Premier Christy Clark may talk tough on Enbridge’s Northern Gateway pipeline proposal, but she isn’t fooling my mom.
Those who read last week’s column know that when Clark visited Sicamous last Monday, I had an opportunity to ask her some questions about the province’s response in terms of disaster relief. I was also able to follow through with a request from my mom to ask the premier to consider putting the controversial Northern Gateway pipeline question to referendum. Clark said the province didn’t have enough information to consider going there just yet, but called it an interesting idea.
Clark also implied that so long as British Columbians “get their fair share,” they are in favour of the proposal that would have oil piped from Alberta to Kitimat for shipping overseas. My mom, apparently, is not among them.
Now, before I continue, allow me to throw out this disclaimer. Mrs. Labere, my mom, is not some tree-hugging, anti-development BANANA (build absolutely nothing anywhere near anything). Her dalliances with politics, local or provincial, typically don’t extend much further than reading the Vancouver Sun each morning (and the odd issue of the Eagle Valley News). That said, her opinion of the B.C. Liberals has been on the wane for a while now. Still, when I passed along Clark’s reply, for some reason I had expected a somewhat less indignant response. My mom, you see, is convinced Clark’s much publicized stand-off on the pipeline is but another photo op, and that minds are already made up.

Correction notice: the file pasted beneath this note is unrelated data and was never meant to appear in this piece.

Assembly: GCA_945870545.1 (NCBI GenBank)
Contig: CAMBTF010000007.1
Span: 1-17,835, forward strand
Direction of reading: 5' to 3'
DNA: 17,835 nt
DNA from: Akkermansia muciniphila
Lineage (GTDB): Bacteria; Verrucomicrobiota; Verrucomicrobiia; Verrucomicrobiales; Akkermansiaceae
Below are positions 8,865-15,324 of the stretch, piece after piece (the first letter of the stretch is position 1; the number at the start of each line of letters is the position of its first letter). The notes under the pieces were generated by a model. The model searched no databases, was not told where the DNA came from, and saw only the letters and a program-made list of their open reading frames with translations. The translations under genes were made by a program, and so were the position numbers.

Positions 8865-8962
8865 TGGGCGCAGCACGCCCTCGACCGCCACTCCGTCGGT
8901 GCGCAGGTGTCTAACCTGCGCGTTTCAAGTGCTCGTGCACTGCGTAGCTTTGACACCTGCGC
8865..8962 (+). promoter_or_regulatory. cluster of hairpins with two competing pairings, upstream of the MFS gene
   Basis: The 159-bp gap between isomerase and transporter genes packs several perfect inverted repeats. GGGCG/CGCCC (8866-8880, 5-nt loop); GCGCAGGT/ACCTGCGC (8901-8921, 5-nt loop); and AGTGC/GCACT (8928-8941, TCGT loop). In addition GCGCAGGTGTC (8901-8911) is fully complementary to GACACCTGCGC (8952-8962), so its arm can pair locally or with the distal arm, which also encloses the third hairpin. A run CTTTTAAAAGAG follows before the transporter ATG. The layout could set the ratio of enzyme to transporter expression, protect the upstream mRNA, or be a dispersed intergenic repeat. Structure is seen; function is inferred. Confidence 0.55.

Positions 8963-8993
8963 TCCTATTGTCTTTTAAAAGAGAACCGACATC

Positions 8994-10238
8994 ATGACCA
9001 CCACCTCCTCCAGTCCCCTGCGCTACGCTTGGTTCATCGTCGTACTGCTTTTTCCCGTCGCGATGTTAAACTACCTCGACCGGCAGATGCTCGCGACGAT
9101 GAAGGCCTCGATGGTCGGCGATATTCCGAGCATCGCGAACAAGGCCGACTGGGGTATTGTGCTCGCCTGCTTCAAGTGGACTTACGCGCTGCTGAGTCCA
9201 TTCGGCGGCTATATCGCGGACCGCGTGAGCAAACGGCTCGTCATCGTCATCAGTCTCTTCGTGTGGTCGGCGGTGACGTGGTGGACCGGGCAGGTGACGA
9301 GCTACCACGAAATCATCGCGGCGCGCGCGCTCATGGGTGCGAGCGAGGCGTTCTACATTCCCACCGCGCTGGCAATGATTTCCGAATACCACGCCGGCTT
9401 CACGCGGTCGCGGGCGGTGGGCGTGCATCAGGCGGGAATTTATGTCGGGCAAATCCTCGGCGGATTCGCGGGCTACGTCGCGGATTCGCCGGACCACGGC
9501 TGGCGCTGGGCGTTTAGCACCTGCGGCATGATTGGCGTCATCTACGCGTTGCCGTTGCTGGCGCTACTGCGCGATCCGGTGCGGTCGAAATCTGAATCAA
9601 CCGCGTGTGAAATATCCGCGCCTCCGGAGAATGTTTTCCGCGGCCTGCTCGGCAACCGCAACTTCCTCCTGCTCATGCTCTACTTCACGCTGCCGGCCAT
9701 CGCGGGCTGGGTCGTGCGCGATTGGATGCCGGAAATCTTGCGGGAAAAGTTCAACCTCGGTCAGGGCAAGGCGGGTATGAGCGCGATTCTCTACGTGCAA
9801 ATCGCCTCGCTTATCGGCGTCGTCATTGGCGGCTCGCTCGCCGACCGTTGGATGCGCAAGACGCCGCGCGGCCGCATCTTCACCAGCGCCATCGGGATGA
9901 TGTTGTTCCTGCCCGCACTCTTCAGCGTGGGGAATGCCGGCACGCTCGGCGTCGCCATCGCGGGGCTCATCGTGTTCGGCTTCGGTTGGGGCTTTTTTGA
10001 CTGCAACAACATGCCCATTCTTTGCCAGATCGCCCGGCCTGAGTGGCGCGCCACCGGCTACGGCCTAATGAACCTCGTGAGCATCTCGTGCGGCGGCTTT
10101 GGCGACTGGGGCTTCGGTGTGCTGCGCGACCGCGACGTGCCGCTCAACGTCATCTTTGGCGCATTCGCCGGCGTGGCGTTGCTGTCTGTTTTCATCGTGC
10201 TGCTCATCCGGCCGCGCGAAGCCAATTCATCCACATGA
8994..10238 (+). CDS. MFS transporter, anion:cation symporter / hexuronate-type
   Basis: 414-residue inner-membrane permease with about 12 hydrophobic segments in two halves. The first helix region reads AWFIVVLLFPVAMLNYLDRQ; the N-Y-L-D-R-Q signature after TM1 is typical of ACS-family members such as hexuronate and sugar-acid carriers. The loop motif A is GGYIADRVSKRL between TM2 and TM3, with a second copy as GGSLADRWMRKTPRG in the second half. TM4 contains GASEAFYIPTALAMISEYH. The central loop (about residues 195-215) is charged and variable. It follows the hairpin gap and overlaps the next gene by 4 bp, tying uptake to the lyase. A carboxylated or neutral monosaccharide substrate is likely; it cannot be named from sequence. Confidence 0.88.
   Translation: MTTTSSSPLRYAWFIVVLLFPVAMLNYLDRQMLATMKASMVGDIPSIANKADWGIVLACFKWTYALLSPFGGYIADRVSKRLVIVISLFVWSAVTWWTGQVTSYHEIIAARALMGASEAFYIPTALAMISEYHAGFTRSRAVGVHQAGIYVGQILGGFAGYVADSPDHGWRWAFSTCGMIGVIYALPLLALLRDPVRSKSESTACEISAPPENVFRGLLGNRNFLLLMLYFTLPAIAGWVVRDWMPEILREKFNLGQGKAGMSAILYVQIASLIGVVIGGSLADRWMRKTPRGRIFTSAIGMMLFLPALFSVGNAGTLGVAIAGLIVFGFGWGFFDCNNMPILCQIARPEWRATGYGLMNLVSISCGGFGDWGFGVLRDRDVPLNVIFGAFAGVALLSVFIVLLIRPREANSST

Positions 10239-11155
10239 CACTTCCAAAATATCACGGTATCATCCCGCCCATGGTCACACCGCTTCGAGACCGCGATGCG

“That’s what her party wants and not what the people want, and it seems everyone has already made up their mind in the media and in politics,” my mom concluded.
I don’t think she was including me in that broad brushstroke. Not that I doubt there’s good press to be had by the premier with her hard-line position on the pipeline. But it is it not also her job to put B.C. first, and not bend to Alberta or Prime Minister Stephen Harper. Interestingly, Harper’s heritage minister, James Moore, has publicly stated that Clark is in the right, “that just because British Columbia is physically the Asia-Pacific gateway, it doesn’t mean that we’re a doormat for companies like Enbridge to think that they can go ahead and do business without having due diligence and taking care of the public’s interest.”
On the other hand, we have to ask is getting our fair share enough when it comes to an oil spill, if and when it happens, be it onland or along our coastal shores? Enbridge’s record for ongoing maintenance and spill response hasn’t been exemplary. The U.S. National Transportation Safety Board’s recently released its final report on Enbridge’s 2010 spill in Michigan, where a ruptured pipeline leaked 877,000 gallons of tar sands crude into Talmadge Creek and the Kalamazoo River. The scathing report says Enbridge’s approach to safety was inadequate, and their response insufficient.
Within weeks of the report’s release, Enbridge was mopping up another leak, this time in Wisconsin.
One of Clark’s conditions, to be met prior to B.C. accepting the pipeline, is a requirement of “world-leading practices for land oil spill prevention, response and recovery systems…” A similar condition exists for marine spills, suggesting Enbridge’s track record may be overshadowing their safety assurances.
As for the referendum question, I’m not entirely convinced it’s the right direction. Politicians are elected for a reason. However, I’m also uncomfortable with the idea of an oil spill, such as the one in Michigan, happening in my province – my backyard.